Dear Anonymous: I met an editor at a conference, subbed the first three chapters to her and waited eight months for a response. She “found it charming.” She said the main character of my chapter book is unique and my writing style is engaging. She said she was declining my submission because the words I used and my writing seemed too mature for the content and length of my text. She suggested making these parts more consistent and closed with, “I would be happy to look at a future draft if I decided to revise.”It sounds like addressing the problem she perceives in your manuscript would take a fair amount of revision throughout the manuscript.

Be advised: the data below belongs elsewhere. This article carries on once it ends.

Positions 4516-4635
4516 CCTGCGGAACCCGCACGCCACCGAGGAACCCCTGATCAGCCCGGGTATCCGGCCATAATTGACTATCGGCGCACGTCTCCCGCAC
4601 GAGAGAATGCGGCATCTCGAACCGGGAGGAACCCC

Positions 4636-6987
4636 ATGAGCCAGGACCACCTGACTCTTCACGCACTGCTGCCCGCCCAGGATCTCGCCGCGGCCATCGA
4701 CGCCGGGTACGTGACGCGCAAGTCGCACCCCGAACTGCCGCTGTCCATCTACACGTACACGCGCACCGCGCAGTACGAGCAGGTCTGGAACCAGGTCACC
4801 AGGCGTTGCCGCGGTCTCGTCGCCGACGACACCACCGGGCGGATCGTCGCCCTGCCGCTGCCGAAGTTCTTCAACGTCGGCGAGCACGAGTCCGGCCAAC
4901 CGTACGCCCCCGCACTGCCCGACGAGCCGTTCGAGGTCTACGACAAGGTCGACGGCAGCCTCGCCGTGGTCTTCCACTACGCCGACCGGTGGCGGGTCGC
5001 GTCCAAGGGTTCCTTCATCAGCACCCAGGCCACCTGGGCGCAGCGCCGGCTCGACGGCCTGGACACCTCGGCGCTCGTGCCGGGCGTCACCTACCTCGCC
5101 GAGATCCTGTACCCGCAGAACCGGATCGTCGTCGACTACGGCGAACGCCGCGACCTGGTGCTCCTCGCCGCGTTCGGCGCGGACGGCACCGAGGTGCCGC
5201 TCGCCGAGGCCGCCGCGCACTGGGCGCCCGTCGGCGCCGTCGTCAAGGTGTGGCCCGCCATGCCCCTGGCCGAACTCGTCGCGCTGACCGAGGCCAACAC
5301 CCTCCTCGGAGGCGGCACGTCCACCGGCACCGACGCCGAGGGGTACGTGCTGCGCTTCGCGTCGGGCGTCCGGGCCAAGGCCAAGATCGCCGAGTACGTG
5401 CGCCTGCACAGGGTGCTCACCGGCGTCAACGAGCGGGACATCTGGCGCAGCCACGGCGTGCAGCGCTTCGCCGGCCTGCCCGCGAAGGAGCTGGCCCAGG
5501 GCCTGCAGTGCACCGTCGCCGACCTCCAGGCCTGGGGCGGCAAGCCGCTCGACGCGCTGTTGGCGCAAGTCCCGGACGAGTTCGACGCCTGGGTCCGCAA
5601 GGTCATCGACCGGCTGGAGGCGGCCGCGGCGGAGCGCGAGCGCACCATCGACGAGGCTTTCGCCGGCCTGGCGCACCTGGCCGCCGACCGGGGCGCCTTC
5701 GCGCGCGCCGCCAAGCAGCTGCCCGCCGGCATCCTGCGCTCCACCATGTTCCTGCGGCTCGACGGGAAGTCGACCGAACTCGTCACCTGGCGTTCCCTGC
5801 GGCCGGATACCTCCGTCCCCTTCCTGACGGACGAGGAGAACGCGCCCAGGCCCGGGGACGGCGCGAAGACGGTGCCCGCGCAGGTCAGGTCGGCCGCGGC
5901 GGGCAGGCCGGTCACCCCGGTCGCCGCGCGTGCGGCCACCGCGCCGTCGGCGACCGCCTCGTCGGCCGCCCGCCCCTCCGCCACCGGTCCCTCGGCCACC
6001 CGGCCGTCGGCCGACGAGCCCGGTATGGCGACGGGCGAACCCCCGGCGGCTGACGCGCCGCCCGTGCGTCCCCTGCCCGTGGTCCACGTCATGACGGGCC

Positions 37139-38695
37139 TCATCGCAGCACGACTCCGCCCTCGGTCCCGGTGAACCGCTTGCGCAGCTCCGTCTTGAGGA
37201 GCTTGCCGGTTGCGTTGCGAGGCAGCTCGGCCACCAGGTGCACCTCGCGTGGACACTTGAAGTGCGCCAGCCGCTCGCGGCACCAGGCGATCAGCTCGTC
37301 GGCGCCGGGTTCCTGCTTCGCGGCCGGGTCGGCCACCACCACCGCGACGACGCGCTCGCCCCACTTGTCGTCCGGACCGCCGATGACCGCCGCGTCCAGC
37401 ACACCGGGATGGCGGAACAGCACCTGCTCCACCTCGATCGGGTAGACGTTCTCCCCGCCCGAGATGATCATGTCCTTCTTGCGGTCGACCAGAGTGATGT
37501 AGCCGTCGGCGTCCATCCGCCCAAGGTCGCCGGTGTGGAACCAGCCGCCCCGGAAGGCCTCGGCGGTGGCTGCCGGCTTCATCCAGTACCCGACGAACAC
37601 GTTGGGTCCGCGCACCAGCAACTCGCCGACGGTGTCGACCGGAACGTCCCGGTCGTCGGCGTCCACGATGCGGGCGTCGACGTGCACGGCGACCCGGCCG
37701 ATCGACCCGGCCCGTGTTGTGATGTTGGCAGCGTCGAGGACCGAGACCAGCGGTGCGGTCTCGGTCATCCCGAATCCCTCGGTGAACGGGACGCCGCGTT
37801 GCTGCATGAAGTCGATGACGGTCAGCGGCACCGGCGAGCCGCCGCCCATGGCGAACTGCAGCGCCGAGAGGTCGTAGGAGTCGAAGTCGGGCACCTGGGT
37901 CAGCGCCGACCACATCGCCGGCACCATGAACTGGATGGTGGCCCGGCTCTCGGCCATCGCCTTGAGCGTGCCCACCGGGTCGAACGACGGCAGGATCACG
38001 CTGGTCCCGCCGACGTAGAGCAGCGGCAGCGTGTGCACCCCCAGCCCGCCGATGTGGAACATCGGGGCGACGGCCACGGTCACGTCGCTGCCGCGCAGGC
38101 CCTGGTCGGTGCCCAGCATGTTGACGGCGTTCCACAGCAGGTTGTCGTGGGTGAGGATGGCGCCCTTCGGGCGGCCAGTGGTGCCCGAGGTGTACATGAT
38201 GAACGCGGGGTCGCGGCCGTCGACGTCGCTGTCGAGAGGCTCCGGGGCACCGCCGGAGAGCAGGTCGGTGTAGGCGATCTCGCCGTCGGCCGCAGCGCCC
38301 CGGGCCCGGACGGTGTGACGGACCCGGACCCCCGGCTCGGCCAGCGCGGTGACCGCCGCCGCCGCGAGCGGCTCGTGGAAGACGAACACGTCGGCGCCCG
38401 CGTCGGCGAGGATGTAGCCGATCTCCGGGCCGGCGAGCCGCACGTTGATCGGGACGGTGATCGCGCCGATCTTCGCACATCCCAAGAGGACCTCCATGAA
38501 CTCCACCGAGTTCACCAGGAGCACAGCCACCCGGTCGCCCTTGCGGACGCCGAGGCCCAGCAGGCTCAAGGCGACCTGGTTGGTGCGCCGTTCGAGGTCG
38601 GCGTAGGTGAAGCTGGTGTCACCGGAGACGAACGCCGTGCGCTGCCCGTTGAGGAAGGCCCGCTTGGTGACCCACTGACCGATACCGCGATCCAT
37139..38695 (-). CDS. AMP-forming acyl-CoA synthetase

I took her advice and I’m in the process of revising. How much editing is she expecting and how do I get a quicker response from her when I resubmit? Also, should this somewhat favorable response be an indicator that I should also look for an agent now?
But she is not expecting you to make large changes you disagree with. This never improves a manuscript. If her criticism made sense to you, then do your best to revise the manuscript as you feel it should be revised. If her criticism didn't make you think, "Hmm, I suppose you're right," then send it along to other people.